‘A Me-Too movement of this nature and proportion can potentially do far more than any Parliamentary legislation or Supreme Court verdict ever can to make this nation a better and safer place’
By SUNJOY HANS
As the general elections draw ever nearer, there is too much happening on the national scene at the moment – socially, politically, economically, you name it – for anybody to think about next year.
A very real “Me Too” wave, rather than the imaginary Modi wave, has captured the Indian public’s imagination – and rightfully so. For far too long, male chauvinism in all its ugly forms has been normalised in our society. For far too long women of this country have been compelled, sometimes out of shame and sometimes by their very own so-called well-wishers, to quietly suffer injustices spawning from this normalisation.
Thanks to former Bollywood actor Tanushree Dutta, and not least to the power of social media, women of this country are finally standing up for themselves and each other – and speaking up. A Me-Too movement of this nature and proportion can potentially do far more than any Parliamentary legislation or Supreme Court verdict ever can to make this nation a better and safer place.
That is not to say that the apex court is not doing its bit for the similar causes. From decriminalising homosexuality between consenting people and adultery (both legacies of the Raj era) to dismissing the undesirable aspects of the Aadhaar card to its recent decision regarding women’s entry into the famous Sabarimala temple, the Supreme Court appeared to have stepped in to make necessary amends that should have been done long ago by our lawmakers.
While some sections of the intelligentsia are happily noting that the judiciary is stepping on the legislature’s shoes these days, they also need to responsibly point out that our lawmakers need to step up their game for the nation’s well-being rather than always wallowing in political and electoral goals. Someone must usher in the changes that this country has been so direly needing for a long time.
The circumstances leading to and surrounding the death of Vivek Tiwari in Uttar Pradesh was a grim reminder – but a perfect example – of much that is wrong with our society and system. What was the need for those police constables to try stopping the Apple executive who was simply on his way to dropping home his female co-worker after a late-evening launch party? Why did Tiwari not stop his SUV? Did he not do so out of fear that the constables could misbehave with his female colleague? Where does that fear come from if not from awareness about a misogynistic, perversely patriarchal society?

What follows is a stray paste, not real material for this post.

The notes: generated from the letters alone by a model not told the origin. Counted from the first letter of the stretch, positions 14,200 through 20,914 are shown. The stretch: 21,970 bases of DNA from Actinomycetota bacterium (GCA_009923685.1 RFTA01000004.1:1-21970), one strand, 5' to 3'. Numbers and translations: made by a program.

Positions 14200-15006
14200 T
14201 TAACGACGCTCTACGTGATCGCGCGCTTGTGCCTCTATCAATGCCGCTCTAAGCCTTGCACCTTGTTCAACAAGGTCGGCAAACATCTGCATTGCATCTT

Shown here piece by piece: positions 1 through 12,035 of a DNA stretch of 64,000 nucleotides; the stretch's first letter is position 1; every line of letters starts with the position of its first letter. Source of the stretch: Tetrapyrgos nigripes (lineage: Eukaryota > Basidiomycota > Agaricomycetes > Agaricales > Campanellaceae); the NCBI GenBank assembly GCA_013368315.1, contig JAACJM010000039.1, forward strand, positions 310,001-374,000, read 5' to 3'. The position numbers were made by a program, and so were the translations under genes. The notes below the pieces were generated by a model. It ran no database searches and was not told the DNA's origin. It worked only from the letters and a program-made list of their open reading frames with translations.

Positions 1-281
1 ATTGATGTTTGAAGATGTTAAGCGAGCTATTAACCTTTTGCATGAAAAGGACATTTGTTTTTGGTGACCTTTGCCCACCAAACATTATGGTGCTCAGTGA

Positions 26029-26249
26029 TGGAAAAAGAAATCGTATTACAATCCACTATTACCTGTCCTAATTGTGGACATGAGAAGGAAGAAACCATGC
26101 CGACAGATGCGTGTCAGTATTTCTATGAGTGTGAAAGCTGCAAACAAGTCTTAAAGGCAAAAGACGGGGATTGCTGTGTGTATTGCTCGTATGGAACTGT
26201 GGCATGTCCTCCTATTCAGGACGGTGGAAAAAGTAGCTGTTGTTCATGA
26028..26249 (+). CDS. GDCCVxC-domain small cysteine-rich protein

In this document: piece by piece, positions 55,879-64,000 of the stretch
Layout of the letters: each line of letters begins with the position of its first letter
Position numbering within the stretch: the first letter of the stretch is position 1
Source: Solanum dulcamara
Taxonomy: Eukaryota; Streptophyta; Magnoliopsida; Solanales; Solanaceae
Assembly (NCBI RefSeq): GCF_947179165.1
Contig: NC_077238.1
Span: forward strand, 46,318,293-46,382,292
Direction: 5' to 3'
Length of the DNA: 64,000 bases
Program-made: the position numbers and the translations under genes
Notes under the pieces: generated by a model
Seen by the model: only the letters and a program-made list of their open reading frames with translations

The BJP government in Uttar Pradesh managed to save face by ensuring a prompt investigation, action and grievance redressal. Thankfully, and the infamous police machinery of the state also seems – as of now – to be committed to course correction. But anybody who is familiar with the environment there (and in fact many other parts of the country) can attest that a lot needs to done for the public to view the police as a friendly assistant and not as an intimidating bully.
Instead of focusing too much to enlarging its political empire, if the BJP government can at least now prove itself to be the change agent that the nation had expected it to be four years ago, it can do better for itself in the coming elections. Instead of trying to somehow dethrone Naveen Patnaik as the chief minister, the BJP could take a leaf out of all that the BJD boss does to time and again win over the people of Odisha.